“The land shall be utterly emptied, and utterly spoiled: for the Lord hath spoken this word.” (Is. 24:3). Because of our sin, God’s heart was utterly emptied and utterly robbed of joy and comfort in the peace and safety of His creation.

“For the vile person will speak villany, and his heart will work iniquity, to practise hypocrisy, and to utter error against the Lord, to make empty the soul of the hungry, and He will cause the drink of the thirsty to fail.” (Is. 32:6). Wickedness and selfishness blasted God’s soul with emptiness and thirst.

“And their nobles have sent their little ones to the waters: they came to the pits, and found no water; they returned with their vessels empty; they were ashamed and confounded, and covered their Heads.
Because the ground is chapt, for there was no rain in the earth, the plowmen were ashamed, they covered their Heads.” (Jer. 14:3,4). God was ashamed and confounded and wanted to cover His Head, His heart was destitute from sorrow as dry ground is chapped from no rain.

“As for My people, children are their oppressors, and women rule over them. O My people, they which lead thee cause thee to err, and destroy the way of thy paths.” (Is. 3:12). The children God loves are His oppressors. Love has become His greatest cause of frustration and grief.

“What mean ye that ye beat My people to pieces, and grind the faces of the poor? saith the Lord God of hosts.” (Is. 3:15). We have beat God’s heart to pieces and ground His poor face.

“And they shall be afraid: pangs and sorrows shall take hold of them; they shall be in pain as a woman that travaileth: they shall be amazed one at another; their faces shall be as flames.
Behold, the day of the Lord cometh, cruel both with wrath and fierce anger, to lay the land desolate: and He shall destroy the sinners thereof out of it.” (Is. 13:8,9). Pangs and sorrows took hold of God as a woman that travails. His embarrassed face was as flames; our sin was cruel and full of wrath upon Him, and laid Him desolate. It destroyed Him.

“For the stars of heaven and the constellations thereof shall not give their light: the sun shall be darkened in his going forth, and the moon shall not cause her light to shine.” (Is. 13:10). Our Father’s soul has been darkened to blackness since sin began.

“And I will punish the world for their evil, and the wicked for their iniquity; and I will cause the arrogancy of the proud to cease, and will lay low the haughtiness of the terrible.” (Is. 13:11). He has been punished, ceased because of our iniquities, and He is laid low because of our pride and arrogance.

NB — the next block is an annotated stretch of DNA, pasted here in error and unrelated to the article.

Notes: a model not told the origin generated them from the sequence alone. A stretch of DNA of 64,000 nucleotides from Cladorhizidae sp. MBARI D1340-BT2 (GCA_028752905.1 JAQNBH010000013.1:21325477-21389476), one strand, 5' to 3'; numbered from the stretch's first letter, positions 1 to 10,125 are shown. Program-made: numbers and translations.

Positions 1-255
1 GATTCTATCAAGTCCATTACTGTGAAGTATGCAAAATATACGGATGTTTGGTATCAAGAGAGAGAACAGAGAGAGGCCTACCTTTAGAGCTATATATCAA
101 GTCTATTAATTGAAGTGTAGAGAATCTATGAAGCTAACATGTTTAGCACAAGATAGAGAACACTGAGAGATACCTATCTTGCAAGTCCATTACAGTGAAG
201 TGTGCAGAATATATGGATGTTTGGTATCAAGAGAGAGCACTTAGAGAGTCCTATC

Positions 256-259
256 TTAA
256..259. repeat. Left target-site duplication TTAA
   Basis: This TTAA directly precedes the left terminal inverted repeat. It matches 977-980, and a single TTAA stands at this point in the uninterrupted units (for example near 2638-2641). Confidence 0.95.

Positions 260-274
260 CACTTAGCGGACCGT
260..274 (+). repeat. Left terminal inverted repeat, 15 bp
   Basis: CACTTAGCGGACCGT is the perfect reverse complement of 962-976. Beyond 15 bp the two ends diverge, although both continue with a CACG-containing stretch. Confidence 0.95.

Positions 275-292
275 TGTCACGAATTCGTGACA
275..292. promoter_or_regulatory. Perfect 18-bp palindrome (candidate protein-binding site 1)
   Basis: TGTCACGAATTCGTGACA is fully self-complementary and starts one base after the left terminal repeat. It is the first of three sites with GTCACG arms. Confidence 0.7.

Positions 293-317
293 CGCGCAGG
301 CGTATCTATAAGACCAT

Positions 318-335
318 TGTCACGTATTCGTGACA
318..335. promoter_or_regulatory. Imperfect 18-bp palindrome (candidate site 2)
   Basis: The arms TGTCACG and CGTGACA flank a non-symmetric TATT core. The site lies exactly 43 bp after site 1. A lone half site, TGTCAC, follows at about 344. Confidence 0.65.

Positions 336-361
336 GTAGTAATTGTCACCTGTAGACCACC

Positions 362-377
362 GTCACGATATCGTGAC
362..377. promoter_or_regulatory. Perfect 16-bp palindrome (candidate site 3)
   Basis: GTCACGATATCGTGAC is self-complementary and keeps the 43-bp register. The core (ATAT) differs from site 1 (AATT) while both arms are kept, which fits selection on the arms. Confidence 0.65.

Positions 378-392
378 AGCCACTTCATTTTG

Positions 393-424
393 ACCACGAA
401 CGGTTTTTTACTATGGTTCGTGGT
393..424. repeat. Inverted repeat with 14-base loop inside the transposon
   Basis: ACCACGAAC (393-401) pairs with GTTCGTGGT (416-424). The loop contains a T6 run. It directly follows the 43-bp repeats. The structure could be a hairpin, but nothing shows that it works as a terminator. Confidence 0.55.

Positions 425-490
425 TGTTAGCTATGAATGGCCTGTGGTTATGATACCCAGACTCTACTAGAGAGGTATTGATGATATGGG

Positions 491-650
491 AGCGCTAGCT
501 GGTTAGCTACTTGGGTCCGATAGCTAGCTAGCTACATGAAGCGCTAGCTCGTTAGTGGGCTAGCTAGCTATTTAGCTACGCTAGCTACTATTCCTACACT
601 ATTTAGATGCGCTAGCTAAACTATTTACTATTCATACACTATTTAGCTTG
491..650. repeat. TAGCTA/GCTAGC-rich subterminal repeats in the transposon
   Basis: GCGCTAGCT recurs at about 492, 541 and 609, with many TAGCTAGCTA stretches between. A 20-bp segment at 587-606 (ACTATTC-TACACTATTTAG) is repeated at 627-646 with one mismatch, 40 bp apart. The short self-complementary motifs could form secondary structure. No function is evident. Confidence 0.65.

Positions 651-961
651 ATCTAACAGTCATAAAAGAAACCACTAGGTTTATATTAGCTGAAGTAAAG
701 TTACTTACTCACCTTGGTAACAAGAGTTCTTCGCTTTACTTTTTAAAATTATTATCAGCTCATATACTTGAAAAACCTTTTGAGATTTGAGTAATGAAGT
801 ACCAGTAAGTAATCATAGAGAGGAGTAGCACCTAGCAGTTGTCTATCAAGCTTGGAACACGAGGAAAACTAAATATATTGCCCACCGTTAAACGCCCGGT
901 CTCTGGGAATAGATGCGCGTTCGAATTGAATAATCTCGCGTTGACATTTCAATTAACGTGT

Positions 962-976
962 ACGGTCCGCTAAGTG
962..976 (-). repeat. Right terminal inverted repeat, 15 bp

“I will make a man more precious than fine gold; even a man than the golden wedge of Ophir.” (Is. 13:12). But all the agony which God has endured has made Him so much more precious to His redeemed remnant and angelic hosts. Satan thought God had lost by dying, but God won the controversy.

“Therefore I will shake the heavens, and the earth shall remove out of her place, in the wrath of the Lord of hosts, and in the day of His fierce anger.” (Is. 13:13). Our sin shook God to His foundations and made Him remove Himself from His place at the center of focus, as He stepped aside and let His Son manage the government’s affairs until sin and tempter could be put under His feet.

“And it shall be as the chased roe, and as a sheep that no man taketh up: they shall every man turn to his own people, and flee every one into his own land.” (Is. 13:14). Since the beginning, sinners chased their Creator like a hunter chases to kill a deer. Sin turned Him away from His adoring angelic hosts and He fled to the deepest recesses of His Heart.

“Every one that is found shall be thrust through; and every one that is joined unto them shall fall by the sword.” (Is. 13:15). His heart was thrust through by our sinfulness, and He fell by the sword of our rebellion.

“Their children also shall be dashed to pieces before their eyes; their houses shall be spoiled, and their wives ravished.” (Is. 13:16). His heavenly hosts and, most of all, His beloved Son were dashed to pieces before His eyes, His temple was spoiled and His holy Spirit was raped.

“Their bows also shall dash the young men to pieces; and they shall have no pity on the fruit of the womb; their eye shall not spare children.” (Is. 13:18). God’s was dashed to pieces and our sin had no pity on Him or spared Him from grief.

“And Babylon, the glory of kingdoms, the beauty of the Chaldees’ excellency, shall be as when God overthrew Sodom and Gomorrah.” (Is. 13:19). He was overthrown and burned by fire and brimstone. But soon the controversy of sin will end and all that looked glorious and beautiful to His people will be seen in its true ugliness and horror. Then He will destroy sin and its destructive ability, and God will be avenged of this mysterious oppressor.

“It shall never be inhabited, neither shall it be dwelt in from generation to generation: neither shall the Arabian pitch tent there; neither shall the shepherds make their fold there.” (Is. 13:20). Sin caused God to never be able to inhabit His soul; He could not settle down in rest to pitch the tabernacle of His peace, nor gather His rebellious children about Him.